Connecting state and local government leaders
“This is politics masquerading as tax policy,” New Jersey Gov. Phil Murphy said.
A coalition of governors from high-tax states hit hardest by a provision of the Republican tax overhaul said Friday they will join together to push Congress to restore the full federal tax deduction for certain state and local taxes.
The eight states are all led by Democratic governors, but New York Gov. Andrew Cuomo said they are also bound by their belief that the $10,000 cap on the so-called SALT deduction is fundamentally unfair. Cuomo said the 2017 GOP tax law hurts states that already pay more in taxes than they get back from the federal government. These states tax citizens to pay for much-desired services like education and health care, he said.
“This is politics masquerading as tax policy,” said New Jersey Gov. Phil Murphy during a news conference at a National Governors Association meeting in Washington, D.C. “It is gutting our middle class. It is just plain wrong.”
Along with New York and New Jersey, governors from Connecticut, Hawaii, Illinois, Oregon, Rhode Island and Washington state have joined the coalition. Many of these states are part of a federal lawsuit that challenges the change. Some, too, have attempted to pass tax workarounds through their legislatures to restore the deduction for residents, but the IRS has ruled those out-of-bounds.
Cuomo met with President Trump earlier in February about the issue, although the White House after the meeting tamped down expectations of a change of heart by the administration.
Now, the focus needs to be on lobbying Congress to make clear that restoring the full deduction should be a priority with a new Democratic majority in the House, Cuomo said. He acknowledged that Republican Sen. Chuck Grassley, a key player on tax issues, a couple weeks ago indicated he would not support reworking the SALT cap.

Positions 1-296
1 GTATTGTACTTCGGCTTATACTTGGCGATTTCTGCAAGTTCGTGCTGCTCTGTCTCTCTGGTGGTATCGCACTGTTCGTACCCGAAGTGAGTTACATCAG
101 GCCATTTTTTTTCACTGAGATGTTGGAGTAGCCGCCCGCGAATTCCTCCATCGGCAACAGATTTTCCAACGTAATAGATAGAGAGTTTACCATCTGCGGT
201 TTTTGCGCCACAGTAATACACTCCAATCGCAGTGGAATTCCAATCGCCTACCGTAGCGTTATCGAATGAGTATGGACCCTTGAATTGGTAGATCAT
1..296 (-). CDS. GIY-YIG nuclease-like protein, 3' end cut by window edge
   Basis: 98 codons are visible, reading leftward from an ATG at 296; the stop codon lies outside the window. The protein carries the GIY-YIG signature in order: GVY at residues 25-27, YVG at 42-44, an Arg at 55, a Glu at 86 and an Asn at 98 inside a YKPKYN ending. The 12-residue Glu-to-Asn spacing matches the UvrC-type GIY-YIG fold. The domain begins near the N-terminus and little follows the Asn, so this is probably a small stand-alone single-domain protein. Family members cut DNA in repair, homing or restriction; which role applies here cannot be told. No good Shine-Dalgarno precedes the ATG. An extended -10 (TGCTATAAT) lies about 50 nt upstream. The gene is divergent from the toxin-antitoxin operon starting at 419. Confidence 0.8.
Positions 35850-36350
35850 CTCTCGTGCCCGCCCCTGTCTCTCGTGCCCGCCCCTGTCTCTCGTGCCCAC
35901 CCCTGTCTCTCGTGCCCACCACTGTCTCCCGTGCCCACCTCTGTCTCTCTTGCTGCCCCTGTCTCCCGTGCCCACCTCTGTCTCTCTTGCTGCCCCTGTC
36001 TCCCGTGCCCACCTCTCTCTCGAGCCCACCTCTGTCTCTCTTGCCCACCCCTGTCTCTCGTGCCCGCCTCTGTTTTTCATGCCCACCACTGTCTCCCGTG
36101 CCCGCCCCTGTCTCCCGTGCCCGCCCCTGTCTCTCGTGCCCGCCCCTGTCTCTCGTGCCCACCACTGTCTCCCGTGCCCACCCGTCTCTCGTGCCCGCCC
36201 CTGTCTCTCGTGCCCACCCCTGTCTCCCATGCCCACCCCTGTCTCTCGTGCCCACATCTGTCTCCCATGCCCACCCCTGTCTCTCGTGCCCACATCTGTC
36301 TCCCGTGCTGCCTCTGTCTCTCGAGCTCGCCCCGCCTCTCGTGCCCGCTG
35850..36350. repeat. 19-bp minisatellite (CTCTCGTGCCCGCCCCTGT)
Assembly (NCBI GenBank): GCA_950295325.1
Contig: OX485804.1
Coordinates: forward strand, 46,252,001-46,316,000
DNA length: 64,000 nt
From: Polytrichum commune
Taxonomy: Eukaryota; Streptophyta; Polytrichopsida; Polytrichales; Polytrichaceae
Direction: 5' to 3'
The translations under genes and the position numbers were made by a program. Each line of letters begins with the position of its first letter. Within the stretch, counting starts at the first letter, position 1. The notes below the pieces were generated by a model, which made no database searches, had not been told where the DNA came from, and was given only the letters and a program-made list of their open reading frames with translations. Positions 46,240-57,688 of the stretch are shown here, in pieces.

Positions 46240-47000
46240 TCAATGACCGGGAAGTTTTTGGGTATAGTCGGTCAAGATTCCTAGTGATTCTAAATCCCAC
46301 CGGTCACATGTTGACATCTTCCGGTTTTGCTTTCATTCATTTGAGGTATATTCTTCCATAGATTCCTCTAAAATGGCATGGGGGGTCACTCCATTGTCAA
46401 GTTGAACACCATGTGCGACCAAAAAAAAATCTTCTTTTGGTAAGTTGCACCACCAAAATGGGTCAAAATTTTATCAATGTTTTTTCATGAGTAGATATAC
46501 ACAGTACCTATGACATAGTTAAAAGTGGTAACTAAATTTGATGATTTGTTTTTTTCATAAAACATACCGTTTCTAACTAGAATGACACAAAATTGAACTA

“We need a change to the law. That has to happen in Washington,” Cuomo said. “It is on Speaker [Nancy] Pelosi’s radar screen.”
Murphy emphasized that there are proposals on the table, such as a bill introduced earlier this month by New Jersey Sen. Bob Menendez and others. In January, two New York House members introduced their own legislation to restore the full deduction.
Tax experts across the ideological spectrum have noted that the SALT problem hits higher-income taxpayers most deeply. The Urban-Brookings Tax Policy Center has estimated that 57 percent of the additional tax from limiting the deduction would be paid by the top 1 percent.
During the news conference, Cuomo emphasized that the state saw a $2.3 billion decline in income tax payments in December and January, a fact that he has tied to the SALT deduction limit. But tax experts interviewed by the New York Times suggested the revenue shortfall more likely was related to volatility in the stock market, for example, with high earners choosing to write off capital losses to reduce their tax burdens.
Laura Maggi is a Managing Editor at Route Fifty and is based in Washington, D.C.